"One of the most exciting things about exploring a new country is the native food and drink."
BALTIMORE (PRWEB) April 22, 2020
One of the most exciting things about exploring a new country is the native food and drink. In a new report, International Living’s editors and correspondents based around the world recommend the must-drink tipple folks should try when visiting their adopted country. (Of course, there’s nothing stopping travel enthusiasts from mixing them up at home for the moment.)
Three from their top recommendations include:
“Italy is known for its excellent wines, but come summer it's Spritz time—a cold sparkling glass of summer sun that has been all the rage here for several years and is now catching on abroad,” says Valarie Schneider, IL Italy Correspondent.
“It started in Venice (or Padova, they vie for owning rights) and can be made with Aperol (the Padova version), Select (hello, Venice), or Campari (for rebels) topped off with white wine, usually prosecco but true Venetians use still white, and a final "spritz" of sparkling water.
“It's one of the few drinks in Italy that is generous on the ice, and it goes down easy. The Spritz craze goes to the max in the Emilia Romagna region, where bars offer their own signature combinations with different liqueurs or herbal essences.”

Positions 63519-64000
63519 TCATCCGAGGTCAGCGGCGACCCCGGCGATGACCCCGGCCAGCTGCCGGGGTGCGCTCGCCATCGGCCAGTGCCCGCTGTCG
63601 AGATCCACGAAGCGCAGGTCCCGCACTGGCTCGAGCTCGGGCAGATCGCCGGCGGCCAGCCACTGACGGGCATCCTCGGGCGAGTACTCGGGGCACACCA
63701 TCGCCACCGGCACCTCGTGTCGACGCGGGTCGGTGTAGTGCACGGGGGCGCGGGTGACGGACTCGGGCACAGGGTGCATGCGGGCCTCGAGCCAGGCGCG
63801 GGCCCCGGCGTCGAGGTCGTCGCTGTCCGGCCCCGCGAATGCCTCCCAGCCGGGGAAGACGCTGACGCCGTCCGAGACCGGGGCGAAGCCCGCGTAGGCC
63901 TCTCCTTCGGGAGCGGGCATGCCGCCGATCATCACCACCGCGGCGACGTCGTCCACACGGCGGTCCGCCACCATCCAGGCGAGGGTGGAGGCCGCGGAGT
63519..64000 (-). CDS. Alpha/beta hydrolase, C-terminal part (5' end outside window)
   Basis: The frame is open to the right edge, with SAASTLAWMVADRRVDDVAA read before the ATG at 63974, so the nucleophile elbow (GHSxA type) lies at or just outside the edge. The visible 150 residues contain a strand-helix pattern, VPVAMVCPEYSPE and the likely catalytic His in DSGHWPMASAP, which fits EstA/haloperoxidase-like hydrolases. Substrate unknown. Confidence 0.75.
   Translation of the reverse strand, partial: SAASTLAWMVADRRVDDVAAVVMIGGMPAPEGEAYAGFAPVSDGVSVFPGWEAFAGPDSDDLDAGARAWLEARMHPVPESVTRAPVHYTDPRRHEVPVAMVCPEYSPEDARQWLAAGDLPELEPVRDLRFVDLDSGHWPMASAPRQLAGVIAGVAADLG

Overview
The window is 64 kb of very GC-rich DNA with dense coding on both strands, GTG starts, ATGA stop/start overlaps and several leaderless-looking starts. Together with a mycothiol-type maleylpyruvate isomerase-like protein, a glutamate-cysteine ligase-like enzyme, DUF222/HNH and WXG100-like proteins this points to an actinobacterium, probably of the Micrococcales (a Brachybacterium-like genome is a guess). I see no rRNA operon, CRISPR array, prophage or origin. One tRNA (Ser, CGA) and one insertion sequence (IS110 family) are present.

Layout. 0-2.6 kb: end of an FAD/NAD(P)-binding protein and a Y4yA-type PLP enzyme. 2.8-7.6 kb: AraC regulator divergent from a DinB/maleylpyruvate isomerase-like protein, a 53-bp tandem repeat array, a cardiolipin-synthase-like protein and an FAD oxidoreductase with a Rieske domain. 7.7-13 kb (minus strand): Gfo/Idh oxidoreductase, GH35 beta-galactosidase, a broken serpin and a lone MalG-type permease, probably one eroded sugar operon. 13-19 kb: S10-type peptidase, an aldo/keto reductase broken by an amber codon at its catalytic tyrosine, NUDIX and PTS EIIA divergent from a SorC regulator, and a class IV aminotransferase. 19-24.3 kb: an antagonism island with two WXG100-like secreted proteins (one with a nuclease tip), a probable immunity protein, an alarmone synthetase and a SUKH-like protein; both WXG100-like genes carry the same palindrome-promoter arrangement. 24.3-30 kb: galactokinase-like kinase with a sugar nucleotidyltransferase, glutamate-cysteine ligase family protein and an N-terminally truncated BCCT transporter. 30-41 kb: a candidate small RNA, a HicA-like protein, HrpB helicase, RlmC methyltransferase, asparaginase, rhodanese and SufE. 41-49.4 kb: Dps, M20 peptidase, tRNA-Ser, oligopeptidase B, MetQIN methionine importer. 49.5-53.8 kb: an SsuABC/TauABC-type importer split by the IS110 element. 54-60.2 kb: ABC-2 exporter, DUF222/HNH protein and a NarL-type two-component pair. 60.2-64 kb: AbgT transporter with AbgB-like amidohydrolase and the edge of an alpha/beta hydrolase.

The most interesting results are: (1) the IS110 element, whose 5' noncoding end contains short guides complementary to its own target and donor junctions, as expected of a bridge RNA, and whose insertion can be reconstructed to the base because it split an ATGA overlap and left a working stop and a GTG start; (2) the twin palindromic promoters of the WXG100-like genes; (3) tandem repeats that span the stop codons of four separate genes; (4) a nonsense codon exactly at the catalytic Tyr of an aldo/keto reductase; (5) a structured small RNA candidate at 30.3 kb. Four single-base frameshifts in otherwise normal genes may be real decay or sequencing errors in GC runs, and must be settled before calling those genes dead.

Malaysia: Jungle Bird
“The Jungle Bird is arguably the most internationally recognized cocktail created in Malaysia,” says Keith Hockton, IL Malaysia Correspondent.
“It is a rum-based cocktail and you will need 45ml Jamaican rum, 20ml Campari, 15ml fresh lime juice, 15ml simple syrup, and 45ml pineapple juice.”
“Panama produces several rums, but my favorite is Abuelo—the 12-year was awarded a Gold at the 2009 Ministry of Rum Tasting Competition and here in Panama it is just $30 for a 750 ml bottle,” says Jessica Ramesch, IL Panama Editor. “The 7-year is just $16.50 and so good you can sample it neat or over ice, while the regular Añejo is $8.25 and perfect for a pintado—two shots of rum, club soda and lime to taste, and just an ounce of cola. Abuelo means grandfather so you could say Abuelo rum is the grandfather of all rums here in Panama…it’s been around much longer than its competitors with their fancy bottles. I’ll take a regular Abuelo over any other rum any day.”
While so many IL editors and correspondents raved about their local booze, Jessica offers a cautionary tale:
“Panama’s original spirit, Seco Herrerano, is strong stuff, distilled from 100% sugar cane via a four-column process and charcoal filtered for a smooth finish,” she says. “It's made near the sugarcane region of Pesé by Varela Hermanos, a family-run distillery that dates back to 1936.
“It can be mixed with orange or grapefruit juice (I like a blend of both) or used to make cosmos...it works for pretty much anything you’d normally make with vodka, as it's similarly neutral in flavor. A 750 ml bottle is just under $7 so it's more than affordable. But unless you've got the constitution of a college student you may want to learn an extremely important phrase... before going to any festival or big family party in Panama: ¡No gracias!”
- Would you like a shot of Seco?
- ¡No gracias! (No thank you!)
- Would you like a Seco con leche? (Seco and milk…ugh!)
- ¡No gracias! - Would you like a Chichita Panamá? (Trick question! That’s Seco with pineapple juice!)
- ¡No gracias!
More information on 11 of the best drinks to try from around the world, here: Around the World in 11 Cocktails—InternationalLiving.com
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